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Daddy Day Care is a 2003 American family comedy film starring Eddie Murphy, Jeff Garlin, Steve Zahn, Regina King, and Anjelica Huston. Written by Geoff Rodkey and directed by Steve Carr, it marks Murphy and Carr's second collaboration after Dr. Dolittle 2 (2001). The plot follows two fathers who start a child day care out of the their home after they are laid off from their corporate jobs.

Daddy Day Care
Daddy Day Care movie.jpg
Theatrical release poster
Directed bySteve Carr
Produced by
Written byGeoff Rodkey
Starring
Music byDavid Newman
CinematographySteven Poster
Edited byChristopher Greenbury
Production
company
Distributed bySony Pictures Releasing
Release date
  • May 9, 2003 (2003-05-09) (United States)
Running time
92 minutes[1]
CountryUnited States
LanguageEnglish
Budget$60 million[1]
Box office$164.4 million[1]

The film was released in the United States on May 9, 2003, by Columbia Pictures. It received generally negative reviews from critics and grossed $164 million worldwide on a budget of $60 million.

PlotEdit

Charles "Charlie" Hinton is a health food product marketing executive for local food company Ample Foods, and his wife Kimberly "Kim" has just gone back to work as a lawyer. They enroll their son Benjamin "Ben", in Chapman Academy, an expensive and over-academic preschool headed by a haughty woman named Gwyneth Harridan. However, on Ben's first day at Chapman, Charlie and his best friend, Phillip "Phil" Ryerson, along with 300 other people, lose their jobs when their boss Jim Fields, the CEO of Ample Foods, shuts down the company's entire health division due to children disliking healthy breakfast cereal made from vegetables. After six weeks' worth of failed attempts to find a new job, Charlie is forced to pull Ben out of Chapman as it is now too expensive and, after a day's worth of failed attempts to find a decent-but-more-affordable alternative, decides to open his very own preschool in his home with the help of Phil, calling it "Daddy Day Care". At first, the local parents are suspicious of men wanting to work with kids, but as Daddy Day Care is cheaper and more child-based than Chapman, the latter begins to lose students. Daddy Day Care opens and Charlie and Phil each begin taking care of several kids, though things do not go smoothly at first due to the kids having several issues and being prone to causing chaos around the house.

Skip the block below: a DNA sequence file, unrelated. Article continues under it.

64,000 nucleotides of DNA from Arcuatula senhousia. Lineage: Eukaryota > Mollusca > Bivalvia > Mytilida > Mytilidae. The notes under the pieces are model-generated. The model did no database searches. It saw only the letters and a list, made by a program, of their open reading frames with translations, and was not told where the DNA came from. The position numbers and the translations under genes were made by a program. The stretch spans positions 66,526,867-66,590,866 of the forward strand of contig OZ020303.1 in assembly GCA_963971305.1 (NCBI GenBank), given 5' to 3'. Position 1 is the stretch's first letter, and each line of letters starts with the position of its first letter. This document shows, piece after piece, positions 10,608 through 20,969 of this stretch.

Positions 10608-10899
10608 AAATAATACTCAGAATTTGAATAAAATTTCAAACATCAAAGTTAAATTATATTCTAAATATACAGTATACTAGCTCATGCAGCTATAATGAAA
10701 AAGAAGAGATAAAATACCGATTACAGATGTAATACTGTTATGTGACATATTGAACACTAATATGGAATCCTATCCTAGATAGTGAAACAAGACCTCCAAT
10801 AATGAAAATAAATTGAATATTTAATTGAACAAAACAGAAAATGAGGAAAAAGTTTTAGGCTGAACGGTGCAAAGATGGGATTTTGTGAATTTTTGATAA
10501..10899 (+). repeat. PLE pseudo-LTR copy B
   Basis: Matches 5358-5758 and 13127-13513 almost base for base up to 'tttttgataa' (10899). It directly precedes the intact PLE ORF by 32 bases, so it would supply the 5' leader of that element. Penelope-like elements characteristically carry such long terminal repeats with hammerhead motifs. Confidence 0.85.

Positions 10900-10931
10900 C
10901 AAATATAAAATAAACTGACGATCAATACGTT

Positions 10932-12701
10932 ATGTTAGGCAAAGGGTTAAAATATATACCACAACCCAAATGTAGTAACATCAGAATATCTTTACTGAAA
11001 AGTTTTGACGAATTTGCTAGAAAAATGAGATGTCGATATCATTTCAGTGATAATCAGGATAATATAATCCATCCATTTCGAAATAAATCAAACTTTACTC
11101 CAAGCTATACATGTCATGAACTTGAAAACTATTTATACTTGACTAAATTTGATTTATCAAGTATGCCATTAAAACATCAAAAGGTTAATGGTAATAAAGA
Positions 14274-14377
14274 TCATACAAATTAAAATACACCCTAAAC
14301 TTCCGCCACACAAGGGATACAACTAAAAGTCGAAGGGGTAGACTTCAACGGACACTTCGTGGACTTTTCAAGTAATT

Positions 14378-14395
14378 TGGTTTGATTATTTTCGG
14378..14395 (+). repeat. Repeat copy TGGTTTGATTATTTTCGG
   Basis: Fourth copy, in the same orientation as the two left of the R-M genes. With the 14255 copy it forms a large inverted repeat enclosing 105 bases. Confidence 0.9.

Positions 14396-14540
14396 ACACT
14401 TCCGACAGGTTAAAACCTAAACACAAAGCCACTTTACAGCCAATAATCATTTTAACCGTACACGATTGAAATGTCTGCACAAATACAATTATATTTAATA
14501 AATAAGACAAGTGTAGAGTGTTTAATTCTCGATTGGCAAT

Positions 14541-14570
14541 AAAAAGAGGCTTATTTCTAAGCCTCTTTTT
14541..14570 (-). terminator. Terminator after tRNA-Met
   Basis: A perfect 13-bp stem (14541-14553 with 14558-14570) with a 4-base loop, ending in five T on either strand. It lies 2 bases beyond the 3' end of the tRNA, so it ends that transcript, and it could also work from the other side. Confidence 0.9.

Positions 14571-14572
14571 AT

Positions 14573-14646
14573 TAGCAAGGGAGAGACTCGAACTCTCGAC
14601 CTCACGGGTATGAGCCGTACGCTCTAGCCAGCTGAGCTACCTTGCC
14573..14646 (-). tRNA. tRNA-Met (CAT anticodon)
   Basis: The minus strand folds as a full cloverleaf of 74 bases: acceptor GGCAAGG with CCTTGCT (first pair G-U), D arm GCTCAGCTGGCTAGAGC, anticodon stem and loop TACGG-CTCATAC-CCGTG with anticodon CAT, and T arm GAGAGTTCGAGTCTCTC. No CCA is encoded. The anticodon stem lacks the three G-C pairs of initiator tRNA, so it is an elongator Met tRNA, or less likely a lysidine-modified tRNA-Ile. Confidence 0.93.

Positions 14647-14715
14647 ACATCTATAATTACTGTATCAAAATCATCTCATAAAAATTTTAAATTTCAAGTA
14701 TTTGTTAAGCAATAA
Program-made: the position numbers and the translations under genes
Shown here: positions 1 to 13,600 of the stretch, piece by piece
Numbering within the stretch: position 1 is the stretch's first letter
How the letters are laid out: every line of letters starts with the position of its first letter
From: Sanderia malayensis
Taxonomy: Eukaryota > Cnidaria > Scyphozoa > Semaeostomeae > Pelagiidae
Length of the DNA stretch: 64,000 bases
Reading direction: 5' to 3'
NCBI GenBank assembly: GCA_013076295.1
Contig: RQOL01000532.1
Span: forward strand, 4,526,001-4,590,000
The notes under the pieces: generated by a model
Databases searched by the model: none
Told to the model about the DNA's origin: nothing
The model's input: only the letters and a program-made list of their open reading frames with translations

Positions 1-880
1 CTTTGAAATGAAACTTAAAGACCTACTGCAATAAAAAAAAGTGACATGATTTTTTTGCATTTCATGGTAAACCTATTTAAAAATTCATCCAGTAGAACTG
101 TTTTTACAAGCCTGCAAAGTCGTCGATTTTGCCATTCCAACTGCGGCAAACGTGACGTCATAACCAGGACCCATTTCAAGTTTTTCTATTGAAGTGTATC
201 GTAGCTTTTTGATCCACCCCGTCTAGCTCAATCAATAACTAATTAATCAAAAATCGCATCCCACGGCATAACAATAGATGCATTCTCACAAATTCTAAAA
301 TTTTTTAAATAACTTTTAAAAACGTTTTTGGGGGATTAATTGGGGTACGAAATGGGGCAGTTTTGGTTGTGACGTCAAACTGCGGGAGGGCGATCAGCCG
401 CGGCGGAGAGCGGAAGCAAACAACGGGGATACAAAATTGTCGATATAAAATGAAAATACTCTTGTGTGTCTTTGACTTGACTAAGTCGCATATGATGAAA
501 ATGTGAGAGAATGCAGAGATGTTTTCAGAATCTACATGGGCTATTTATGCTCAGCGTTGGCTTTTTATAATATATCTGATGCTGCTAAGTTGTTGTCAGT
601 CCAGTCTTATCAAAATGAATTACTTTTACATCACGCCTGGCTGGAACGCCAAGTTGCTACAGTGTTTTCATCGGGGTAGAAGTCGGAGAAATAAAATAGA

Fearing Daddy Day Care will ruin Chapman, Miss Harridan attempts to shut down Daddy Day Care by notifying child services that Charlie and Phil are not following the relevant regulations. Mr. Dan Kubitz, a director of child services, notifies them of the codes that they need to fix, which Charlie and Phil quickly correct. Mr. Kubitz then informs Phil and Charlie that they need another employee to keep an appropriate ratio of children to care providers. Luckily, Marvin, a nerdy former co-worker, visits and after seeing how good he is at entertaining the children, Phil and Charlie ask him about joining. Marvin is initially unsure but then finds himself falling for Kelli, the single mother of one of the kids in the daycare, Dylan, and agrees. Daddy Day Care becomes more popular and attracts more children and parents, much to Miss Harridan's dismay. Charlie, Phil, and Marvin each begin enjoying running Daddy Day Care and taking care of the kids while bonding with them and helping them overcome their issues.